Fray Hortensio Felix Paravicino

7:00 AM

El Greco, Fray Hortensio Felix Paravicino, 1609

Most of El Greco's portraits lack discernable features in the background. It is not unusual that he limits his color palette in Fray Hortensio Felix Paravicino to white, black, and brown. And though that left wrist looks mighty odd as it seems not to have an arm attached, it still is not what makes the painting stand apart. The strange thing about Fray Hortensio, a portrait of Hortensio Felix - a poet, friar, and friend of El Greco's - is the way in which Hortensio is portrayed within the context of his chair and robe.

With the exception of his Portrait of a Cardinal and Fray Hortensio, El Greco seems to rely on the face to reveal the personality of his subjects, ignoring or simply excluding the rest of the body. His subjects are poised, proper, and still. Even Portrait of a Cardinal depicts the Cardinal in a pose that reflects his high standing in the church. Hortensio, however, seems on the verge of slouching in his seat, casually lounging as his portrait comes to life, stroke by stroke. His body looks frail and lost in the great sea of his friar's habit. His pose does not suggest his fame or importance.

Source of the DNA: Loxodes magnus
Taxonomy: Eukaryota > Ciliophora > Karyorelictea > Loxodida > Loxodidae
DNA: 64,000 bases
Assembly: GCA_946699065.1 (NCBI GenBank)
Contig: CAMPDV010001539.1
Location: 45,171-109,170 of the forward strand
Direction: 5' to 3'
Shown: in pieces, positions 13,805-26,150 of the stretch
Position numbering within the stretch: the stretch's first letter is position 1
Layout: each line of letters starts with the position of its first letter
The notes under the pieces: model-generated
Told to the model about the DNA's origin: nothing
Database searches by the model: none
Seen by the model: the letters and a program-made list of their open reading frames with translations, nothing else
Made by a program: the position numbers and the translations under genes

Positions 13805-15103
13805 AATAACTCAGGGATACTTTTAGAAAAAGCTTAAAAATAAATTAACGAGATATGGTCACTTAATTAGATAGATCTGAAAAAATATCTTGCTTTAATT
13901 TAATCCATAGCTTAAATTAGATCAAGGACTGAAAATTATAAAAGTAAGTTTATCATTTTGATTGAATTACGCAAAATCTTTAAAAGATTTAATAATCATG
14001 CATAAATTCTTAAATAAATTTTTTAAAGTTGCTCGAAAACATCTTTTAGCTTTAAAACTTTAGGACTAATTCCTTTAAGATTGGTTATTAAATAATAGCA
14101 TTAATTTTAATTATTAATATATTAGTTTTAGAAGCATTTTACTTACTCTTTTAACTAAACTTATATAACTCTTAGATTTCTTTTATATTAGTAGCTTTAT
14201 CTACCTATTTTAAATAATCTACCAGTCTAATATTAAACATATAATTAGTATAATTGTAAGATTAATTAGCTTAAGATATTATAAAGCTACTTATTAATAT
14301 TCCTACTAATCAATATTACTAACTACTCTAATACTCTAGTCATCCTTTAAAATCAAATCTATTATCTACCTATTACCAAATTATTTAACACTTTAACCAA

Yet still he sits, smugly gazing back at the viewer with dark, piercing eyes. His strength lies not in his stature. Rather, he makes himself a giant in the intellectual arena. At his side he clutches two books, likely the Bible and a book of poetry. The larger of the two dwarfs what the viewer can see of Hortensio's physique, but also reflects the power of his mind.

Interestingly enough, Hortensio's powerful mind, though it made him a staunch supporter of most arts, also led him to decry all nudes. He once went so far as to demand that the best of these should be burned for the good of society. The best of these would no doubt have included many of El Greco's most famous works. That's a poor way to repay a friend for painting you.

You Might Also Like

0 comments